Contenuto in: Rivista di Archeologia vol. XLII - 2018
This work is focused on a Roman cremation burial coming from Este (Padova – North-eastern Italy) dated to the third quarter of the 1st century AD. Discovered at the beginning of the Twentieth century and never published in a systematic way, the grave goods of the tomb are now preserved in the National Archeological Museum of Este.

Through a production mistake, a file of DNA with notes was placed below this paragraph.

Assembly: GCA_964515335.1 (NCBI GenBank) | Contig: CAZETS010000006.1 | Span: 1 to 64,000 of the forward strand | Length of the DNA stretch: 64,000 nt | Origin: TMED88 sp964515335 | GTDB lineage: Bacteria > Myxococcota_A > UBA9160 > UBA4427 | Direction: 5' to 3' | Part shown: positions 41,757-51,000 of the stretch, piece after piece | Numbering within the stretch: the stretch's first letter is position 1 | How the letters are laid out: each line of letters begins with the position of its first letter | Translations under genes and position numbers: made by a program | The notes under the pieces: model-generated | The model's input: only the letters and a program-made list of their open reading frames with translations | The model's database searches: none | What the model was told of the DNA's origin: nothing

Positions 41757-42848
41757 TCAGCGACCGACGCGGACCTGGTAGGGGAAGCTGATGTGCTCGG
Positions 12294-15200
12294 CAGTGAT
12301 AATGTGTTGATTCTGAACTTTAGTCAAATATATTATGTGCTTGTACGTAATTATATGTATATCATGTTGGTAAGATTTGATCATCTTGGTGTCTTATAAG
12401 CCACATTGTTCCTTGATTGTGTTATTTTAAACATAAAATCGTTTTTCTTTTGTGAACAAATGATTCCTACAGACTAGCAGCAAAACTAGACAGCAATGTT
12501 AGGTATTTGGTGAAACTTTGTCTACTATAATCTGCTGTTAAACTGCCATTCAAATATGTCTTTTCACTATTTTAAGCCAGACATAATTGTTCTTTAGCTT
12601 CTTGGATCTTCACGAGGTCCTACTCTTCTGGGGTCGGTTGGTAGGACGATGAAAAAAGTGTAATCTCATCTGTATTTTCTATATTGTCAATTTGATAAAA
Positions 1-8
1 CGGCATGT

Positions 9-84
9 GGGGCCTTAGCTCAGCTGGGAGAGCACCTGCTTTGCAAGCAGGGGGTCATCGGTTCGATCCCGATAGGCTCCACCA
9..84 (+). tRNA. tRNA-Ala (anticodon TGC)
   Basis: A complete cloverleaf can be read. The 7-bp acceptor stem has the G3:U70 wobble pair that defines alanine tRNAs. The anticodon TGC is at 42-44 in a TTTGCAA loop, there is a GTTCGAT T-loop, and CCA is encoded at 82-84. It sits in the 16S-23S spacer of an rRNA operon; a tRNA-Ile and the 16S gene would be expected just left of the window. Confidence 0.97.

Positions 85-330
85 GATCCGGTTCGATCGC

The paper initially moves from the study of the funerary context to the reconstruction of the burial dynamics and the discussion of the original grave goods, whose number was probably increased once the items entered in the Museum collections. The attention is then focused on the artefacts identified as part of the original group. Except for some of them, specifically intended for the funeral celebrations, most of the items deal with the human being: there are jewels, toilette and spinning tools, games and an exotic amulet (a specimen of cypraea pantherina), together used to build up the image of the deceased. Taken from the everyday life, these artefacts highlight some aspects of the Roman world, slightly overlooked in the academic literature. Considered together, they show us the identity of the deceased, perhaps a marriageable young lady, even in the absence of the human remains.